The film is defined by two central relationships: Roger and Gene and Roger and his wife, Chaz. The first is the most famous. We track their initial growing pains taking the leap adapting their styles to the realm of TV. Gene was a natural, Roger less so, which only made Ebert more furious (photos of Gene “ladies man” Siskel gallivanting with Hugh Hefner are a hoot). The impact of their advocacy cannot be overstated. There are plenty of filmmakers that got their big break thanks to special consideration and publicity from these two. No matter the medium, these were the most famous critics of the twentieth century, opening up the world of movies to a new and hungry and appreciative audience. As enjoyable as it is to watch Siskel and Ebert in agreement, there was a special pleasure in watching them disagree because of the unleashed intensity. They really felt like they could convert the other person through sheer force of will. Their egos were both massive and Siskel knew exactly which buttons to push to set his cohort into aggravation. We see TV clips and unused rehearsal video and you feel like they might start a fistfight at any moment. And then that ire and ego forged into a deep admiration and love for one another, a love that Ebert reflects more tenderly of in the years since Siskel’s death in 1999. Gene didn’t want his loved ones to watch the clock, waiting for him to expire, and so he told nobody of his terminal brain tumor until the end. Roger was always wounded by this and vowed to be as open as possible if he suffered severe health setbacks.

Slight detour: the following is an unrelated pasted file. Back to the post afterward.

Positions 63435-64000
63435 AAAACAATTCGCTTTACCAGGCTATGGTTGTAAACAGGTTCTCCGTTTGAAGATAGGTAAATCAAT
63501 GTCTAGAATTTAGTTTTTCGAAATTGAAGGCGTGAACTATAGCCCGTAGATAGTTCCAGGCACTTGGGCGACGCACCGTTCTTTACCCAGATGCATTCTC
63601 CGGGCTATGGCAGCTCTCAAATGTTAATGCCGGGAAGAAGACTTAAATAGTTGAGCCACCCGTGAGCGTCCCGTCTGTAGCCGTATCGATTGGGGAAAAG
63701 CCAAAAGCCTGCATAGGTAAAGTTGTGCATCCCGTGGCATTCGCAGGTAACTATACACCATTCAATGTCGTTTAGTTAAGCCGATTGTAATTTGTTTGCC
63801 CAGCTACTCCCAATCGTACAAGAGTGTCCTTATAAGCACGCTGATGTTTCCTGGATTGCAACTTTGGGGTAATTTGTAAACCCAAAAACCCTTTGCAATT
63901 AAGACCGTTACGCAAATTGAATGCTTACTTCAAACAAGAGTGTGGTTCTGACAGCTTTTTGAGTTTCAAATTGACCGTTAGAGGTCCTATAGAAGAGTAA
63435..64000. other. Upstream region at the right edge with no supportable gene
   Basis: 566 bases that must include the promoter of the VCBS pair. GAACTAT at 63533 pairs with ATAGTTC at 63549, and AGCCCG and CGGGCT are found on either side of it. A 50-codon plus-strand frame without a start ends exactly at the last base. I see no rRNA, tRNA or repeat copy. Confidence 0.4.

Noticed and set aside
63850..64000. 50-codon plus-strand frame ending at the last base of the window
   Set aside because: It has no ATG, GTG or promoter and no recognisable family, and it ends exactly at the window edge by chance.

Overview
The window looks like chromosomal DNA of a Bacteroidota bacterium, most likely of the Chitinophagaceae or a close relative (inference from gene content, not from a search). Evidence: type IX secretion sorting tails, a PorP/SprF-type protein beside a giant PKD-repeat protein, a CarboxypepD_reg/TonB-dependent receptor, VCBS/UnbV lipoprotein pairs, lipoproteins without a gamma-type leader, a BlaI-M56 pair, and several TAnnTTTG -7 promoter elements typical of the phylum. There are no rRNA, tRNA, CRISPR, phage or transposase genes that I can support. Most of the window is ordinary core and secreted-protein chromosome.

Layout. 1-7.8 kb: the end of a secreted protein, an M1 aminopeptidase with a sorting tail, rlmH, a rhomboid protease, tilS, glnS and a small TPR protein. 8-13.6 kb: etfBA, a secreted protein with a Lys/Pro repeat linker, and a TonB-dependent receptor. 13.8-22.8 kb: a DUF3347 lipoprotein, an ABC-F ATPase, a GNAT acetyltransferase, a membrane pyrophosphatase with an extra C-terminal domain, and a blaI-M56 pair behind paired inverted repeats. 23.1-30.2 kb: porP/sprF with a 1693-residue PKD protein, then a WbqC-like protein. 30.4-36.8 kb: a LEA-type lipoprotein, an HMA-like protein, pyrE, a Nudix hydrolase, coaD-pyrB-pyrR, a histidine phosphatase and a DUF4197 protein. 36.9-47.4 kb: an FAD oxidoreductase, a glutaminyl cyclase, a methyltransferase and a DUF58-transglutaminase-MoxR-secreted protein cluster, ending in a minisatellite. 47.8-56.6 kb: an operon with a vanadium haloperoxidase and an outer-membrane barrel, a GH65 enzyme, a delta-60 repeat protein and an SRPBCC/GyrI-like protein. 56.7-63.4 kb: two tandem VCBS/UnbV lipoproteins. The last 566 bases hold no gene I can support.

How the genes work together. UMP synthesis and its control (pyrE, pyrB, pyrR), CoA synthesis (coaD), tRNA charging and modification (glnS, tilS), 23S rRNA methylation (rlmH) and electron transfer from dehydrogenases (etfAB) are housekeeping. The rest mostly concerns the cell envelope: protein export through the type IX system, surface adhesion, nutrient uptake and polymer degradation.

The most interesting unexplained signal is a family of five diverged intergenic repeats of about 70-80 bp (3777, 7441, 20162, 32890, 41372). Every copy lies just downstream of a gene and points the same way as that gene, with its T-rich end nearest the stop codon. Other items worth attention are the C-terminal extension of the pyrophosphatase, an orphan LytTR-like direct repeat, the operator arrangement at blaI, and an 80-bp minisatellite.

The other relationship we get to witness come to a close right before our tear-stricken eyes. Roger met Chaz in AA, a fact she says she’s never publicly admitted before. He was over 50 when he married. He accepted her children as his own, whisking the family on faraway vacations and sharing his love of cinema with his stepchildren and grandchildren. Ebert credits Chaz with nothing less than saving his life, asserting he’d have drank himself to death without her. It’s a love story that forces us to watch the heartbreaking finale, namely Chaz coming to grips with the reality of losing her husband, of letting the love of her life go, something so profound. We’re right with her, wanting to fight on, try the next surgery, always hopeful, though in our circumstances we have the dread of foreknowledge. Then again perhaps Chaz and those close to the Eberts suspected as much as well, especially as his health faded so quickly in the spring of 2013. Just watching her talk about Roger in the past tense, you watch the ripples of pain reverberate through this woman. She’s the unexpected heart of the movie and one of many torchbearers when it comes to the legacy of Roger.
Ultimately, Life Itself is a love story. It’s a love story about two men who go from rivals to close friends. It’s a love story between a man and a woman. It’s also the love story of a man with the movies, a love that he felt eager to share with millions of his readers and television viewers, because in the end (danger: sentimentality approaching) it’s our love and passion that will ultimately outlast us all, and the people we touch are the living embodiment of our legacies. And Roger’s passing has touched many. As fans, those who grew up with him, I think we all felt like he was partly ours. Life Itself is a touching, engrossing, invigorating, and fitting tribute to a man larger than the movies.
Nate’s Grade: A